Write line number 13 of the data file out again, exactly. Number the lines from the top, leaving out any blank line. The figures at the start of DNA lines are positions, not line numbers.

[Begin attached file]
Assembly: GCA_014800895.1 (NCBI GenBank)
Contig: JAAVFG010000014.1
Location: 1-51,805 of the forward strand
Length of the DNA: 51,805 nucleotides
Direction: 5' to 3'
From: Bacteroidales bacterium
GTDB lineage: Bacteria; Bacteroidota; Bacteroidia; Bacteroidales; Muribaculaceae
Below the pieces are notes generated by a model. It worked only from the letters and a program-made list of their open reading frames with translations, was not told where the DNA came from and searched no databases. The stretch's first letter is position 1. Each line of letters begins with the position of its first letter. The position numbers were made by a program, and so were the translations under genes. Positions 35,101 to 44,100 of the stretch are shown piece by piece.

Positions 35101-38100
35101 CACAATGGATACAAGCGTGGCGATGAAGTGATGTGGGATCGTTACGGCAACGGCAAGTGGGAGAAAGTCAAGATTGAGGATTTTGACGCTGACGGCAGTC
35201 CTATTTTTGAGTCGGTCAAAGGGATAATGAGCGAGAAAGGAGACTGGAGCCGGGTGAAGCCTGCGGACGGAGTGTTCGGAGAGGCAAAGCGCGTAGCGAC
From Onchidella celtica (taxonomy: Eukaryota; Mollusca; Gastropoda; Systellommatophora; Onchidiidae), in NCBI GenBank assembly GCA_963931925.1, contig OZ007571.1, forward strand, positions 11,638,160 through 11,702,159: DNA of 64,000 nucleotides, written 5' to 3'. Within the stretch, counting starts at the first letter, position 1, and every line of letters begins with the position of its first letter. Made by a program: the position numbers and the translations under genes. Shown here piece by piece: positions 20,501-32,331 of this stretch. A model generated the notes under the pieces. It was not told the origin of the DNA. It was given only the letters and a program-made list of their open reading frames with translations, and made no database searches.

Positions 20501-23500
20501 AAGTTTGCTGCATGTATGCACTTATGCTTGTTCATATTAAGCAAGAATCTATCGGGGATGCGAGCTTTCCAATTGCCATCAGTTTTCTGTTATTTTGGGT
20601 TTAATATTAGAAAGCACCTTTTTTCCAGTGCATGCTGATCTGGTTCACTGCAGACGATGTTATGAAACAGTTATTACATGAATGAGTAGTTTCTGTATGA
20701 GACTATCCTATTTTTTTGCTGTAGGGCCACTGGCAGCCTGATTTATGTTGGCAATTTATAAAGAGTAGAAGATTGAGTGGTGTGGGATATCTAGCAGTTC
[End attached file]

Positions 20501-23500